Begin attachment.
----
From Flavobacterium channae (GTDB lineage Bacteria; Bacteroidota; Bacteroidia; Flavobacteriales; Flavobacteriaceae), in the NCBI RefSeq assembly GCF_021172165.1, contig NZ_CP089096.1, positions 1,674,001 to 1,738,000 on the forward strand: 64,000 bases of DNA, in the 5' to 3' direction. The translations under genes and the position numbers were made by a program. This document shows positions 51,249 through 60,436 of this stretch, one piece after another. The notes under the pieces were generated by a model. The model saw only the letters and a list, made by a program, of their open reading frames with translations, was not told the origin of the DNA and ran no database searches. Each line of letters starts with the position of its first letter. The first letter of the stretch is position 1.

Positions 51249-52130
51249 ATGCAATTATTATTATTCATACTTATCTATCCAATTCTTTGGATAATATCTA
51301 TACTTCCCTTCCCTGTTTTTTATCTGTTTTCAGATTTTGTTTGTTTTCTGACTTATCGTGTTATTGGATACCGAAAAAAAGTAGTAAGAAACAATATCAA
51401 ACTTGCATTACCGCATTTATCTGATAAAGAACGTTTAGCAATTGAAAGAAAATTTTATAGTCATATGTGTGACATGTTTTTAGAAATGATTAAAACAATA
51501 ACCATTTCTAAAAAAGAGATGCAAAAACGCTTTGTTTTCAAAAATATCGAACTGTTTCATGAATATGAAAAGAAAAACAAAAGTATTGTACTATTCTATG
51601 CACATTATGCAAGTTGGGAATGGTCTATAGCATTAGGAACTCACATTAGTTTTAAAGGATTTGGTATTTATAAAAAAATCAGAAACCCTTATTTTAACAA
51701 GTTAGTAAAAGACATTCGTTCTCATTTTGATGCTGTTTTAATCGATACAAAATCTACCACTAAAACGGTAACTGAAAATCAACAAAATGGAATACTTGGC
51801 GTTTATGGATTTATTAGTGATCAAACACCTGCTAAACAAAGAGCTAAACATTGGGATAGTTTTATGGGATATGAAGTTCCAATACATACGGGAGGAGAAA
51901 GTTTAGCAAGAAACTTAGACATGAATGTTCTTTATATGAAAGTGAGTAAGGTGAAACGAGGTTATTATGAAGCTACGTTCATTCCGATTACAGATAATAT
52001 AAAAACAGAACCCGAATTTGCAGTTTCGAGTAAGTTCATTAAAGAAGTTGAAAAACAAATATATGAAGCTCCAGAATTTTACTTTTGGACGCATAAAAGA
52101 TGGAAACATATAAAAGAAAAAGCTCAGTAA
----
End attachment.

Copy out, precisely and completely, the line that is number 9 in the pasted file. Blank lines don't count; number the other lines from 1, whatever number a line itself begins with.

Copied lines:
51801 GTTTATGGATTTATTAGTGATCAAACACCTGCTAAACAAAGAGCTAAACATTGGGATAGTTTTATGGGATATGAAGTTCCAATACATACGGGAGGAGAAA